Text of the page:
President Sisi of Egypt made a remarkable speech to the assmbled dignitaries of al-Azhar the other day. The Coptic Christian scholar Raymond Ibrahim has a translation of the relevant section:

I am referring here to the religious clerics. We have to think hard about what we are facing — and I have, in fact, addressed this topic a couple of times before. It’s inconceivable that the thinking that we hold most sacred should cause the entire umma [Islamic world] to be a source of anxiety, danger, killing and destruction for the rest of the world. Impossible!

That thinking — I am not saying “religion” but “thinking” — that corpus of texts and ideas that we have sacralized over the centuries, to the point that departing from them has become almost impossible, is antagonizing the entire world. It’s antagonizing the entire world!

Is it possible that 1.6 billion people [Muslims] should want to kill the rest of the world’s inhabitants — that is 7 billion—so that they themselves may live? Impossible!

I am saying these words here at Al Azhar, before this assembly of scholars and ulema — Allah Almighty be witness to your truth on Judgment Day concerning that which I’m talking about now.

All this that I am telling you, you cannot feel it if you remain trapped within this mindset. You need to step outside of yourselves to be able to observe it and reflect on it from a more enlightened perspective.

I say and repeat again that we are in need of a religious revolution. You, imams, are responsible before Allah. The entire world, I say it again, the entire world is waiting for your next move… because this umma is being torn, it is being destroyed, it is being lost — and it is being lost by our own hands.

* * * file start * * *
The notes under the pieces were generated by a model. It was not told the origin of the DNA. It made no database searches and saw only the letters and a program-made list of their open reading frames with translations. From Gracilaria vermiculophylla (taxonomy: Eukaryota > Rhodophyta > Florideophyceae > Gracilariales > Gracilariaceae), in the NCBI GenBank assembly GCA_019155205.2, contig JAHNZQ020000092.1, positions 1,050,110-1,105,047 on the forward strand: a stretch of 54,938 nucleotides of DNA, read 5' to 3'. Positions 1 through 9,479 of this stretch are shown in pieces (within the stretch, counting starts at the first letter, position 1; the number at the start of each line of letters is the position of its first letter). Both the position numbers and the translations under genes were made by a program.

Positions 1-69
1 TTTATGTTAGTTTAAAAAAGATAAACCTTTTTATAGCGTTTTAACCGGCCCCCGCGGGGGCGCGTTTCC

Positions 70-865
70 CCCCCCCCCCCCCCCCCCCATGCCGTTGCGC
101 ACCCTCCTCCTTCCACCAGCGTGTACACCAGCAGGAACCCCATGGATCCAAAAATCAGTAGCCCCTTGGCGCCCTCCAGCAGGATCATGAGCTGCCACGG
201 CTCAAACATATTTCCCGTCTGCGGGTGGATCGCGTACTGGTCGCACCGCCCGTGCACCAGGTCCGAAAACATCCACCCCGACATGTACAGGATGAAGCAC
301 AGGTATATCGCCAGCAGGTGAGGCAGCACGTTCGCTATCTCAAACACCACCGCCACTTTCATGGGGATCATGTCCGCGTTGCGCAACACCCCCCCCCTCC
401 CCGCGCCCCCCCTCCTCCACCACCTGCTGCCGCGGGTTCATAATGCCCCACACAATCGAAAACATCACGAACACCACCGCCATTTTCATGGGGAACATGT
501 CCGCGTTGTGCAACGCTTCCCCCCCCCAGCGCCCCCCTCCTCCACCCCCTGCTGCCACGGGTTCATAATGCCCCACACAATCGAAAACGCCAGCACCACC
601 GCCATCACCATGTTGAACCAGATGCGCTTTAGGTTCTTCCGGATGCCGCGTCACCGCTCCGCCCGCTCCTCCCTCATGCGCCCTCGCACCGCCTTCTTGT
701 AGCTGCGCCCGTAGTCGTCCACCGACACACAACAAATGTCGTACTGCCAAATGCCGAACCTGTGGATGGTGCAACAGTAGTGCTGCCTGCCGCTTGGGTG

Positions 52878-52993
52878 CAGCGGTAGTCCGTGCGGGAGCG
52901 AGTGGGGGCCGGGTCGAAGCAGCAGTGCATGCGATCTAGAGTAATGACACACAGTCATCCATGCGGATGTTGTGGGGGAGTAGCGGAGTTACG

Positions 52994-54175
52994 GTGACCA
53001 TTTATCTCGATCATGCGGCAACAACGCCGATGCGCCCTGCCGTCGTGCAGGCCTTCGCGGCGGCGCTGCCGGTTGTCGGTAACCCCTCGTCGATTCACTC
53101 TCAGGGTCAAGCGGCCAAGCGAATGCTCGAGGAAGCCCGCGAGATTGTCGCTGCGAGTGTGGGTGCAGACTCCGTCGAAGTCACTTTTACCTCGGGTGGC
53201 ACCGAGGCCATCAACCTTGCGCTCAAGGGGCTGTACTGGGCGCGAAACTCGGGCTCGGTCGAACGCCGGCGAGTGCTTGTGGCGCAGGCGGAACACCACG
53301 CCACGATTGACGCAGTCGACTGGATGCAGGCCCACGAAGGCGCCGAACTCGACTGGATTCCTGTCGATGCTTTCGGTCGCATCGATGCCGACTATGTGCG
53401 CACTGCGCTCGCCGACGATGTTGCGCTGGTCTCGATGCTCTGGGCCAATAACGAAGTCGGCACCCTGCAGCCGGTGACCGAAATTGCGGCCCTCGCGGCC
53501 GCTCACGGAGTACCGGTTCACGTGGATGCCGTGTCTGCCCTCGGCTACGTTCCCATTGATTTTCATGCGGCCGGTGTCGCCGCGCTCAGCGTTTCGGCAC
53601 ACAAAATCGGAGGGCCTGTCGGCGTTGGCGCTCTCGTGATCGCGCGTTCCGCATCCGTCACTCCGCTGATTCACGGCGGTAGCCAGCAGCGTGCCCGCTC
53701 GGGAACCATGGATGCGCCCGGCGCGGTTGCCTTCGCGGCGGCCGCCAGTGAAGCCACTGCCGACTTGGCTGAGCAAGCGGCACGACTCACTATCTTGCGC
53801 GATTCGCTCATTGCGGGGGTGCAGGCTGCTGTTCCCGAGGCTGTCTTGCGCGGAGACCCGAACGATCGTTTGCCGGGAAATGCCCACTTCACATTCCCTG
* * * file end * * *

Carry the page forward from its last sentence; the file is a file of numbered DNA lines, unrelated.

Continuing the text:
**

Let me first draw a few relevant distinctions in regards to an Islamic Revolution (Sisi’s term), Reformation (cf Luther) or Enlightenment (cf Voltaire):

  • there is what Sisi would like to see
  • there is what Sisi would like to communicate
  • there is what various schools of Islam think Sisi intends
  • there is what we would like to think Sisi wants to communicate
  • there is what we would like to think Sisi would like to see
  • there is what we ourselves would like to see
  • **

    Mark Movsesian at First Things offers this caution:

    Some are praising Sisi for his bravery. That’s certainly one way to look at it. When Sisi calls for rethinking “the corpus of texts and ideas that we have sacralized over the years,” he may be advocating something quite dramatic, indeed. For centuries, most Islamic law scholars—though not all—have held that “the gate of ijtihad,” or independent legal reasoning, has closed, that fiqh has reached perfection and cannot be developed further. If Sisi is calling for the gate to open, and if fiqh scholars at a place like Al Azhar heed the call, that would be a truly radical step, one that would send shock waves throughout the Islamic world.

    We’ll have to wait and see. Early reports are sometimes misleading? there are subtexts, religious and political, that outsiders can miss. Which texts and ideas does Sisi mean, exactly?

    That last comment in particular encapsulates my own response to Sisi’s speech. When Sisi speaks of “that corpus of texts and ideas that we have sacralized over the centuries” is he referring to the Qur’an? I am certain he is not. The ahadith of Bukhari? I strongly doubt it. The accumulated corpus of fiqh? That would be my guess.

    Perhaps someone with access to the original of Sisi’s speech can clarify these matters.

    **

    In any case, it is worth noting that Sisi is not the first to make such a call.

    Prof. Ali Khan‘s paper, The Reopening of the Islamic Code: The Second Era of Ijtihad, opens with the observation:

    For more than a hundred years now, an accord has gradually emerged among Muslim scholars that Islamic classical jurisprudence (fiqh) must be reformulated to meet the needs of Muslim communities

    In more detail:

    Mainstream Muslim scholars and jurists from across the world seem to have reached a near-consensus that, although the Basic Code cannot be abandoned, it must be re-interpreted to establish legal systems that respect classical fiqh but also incorporate change. This evolutionary call — “that history, as a continuous movement in time, is a genuinely creative movement and not a movement whose path is already determined” — is made to extract Muslims from historical stalemate and expose them to ceaseless dynamism. Every day, in the words of the Quran, shines with new splendor, majesty and freshness.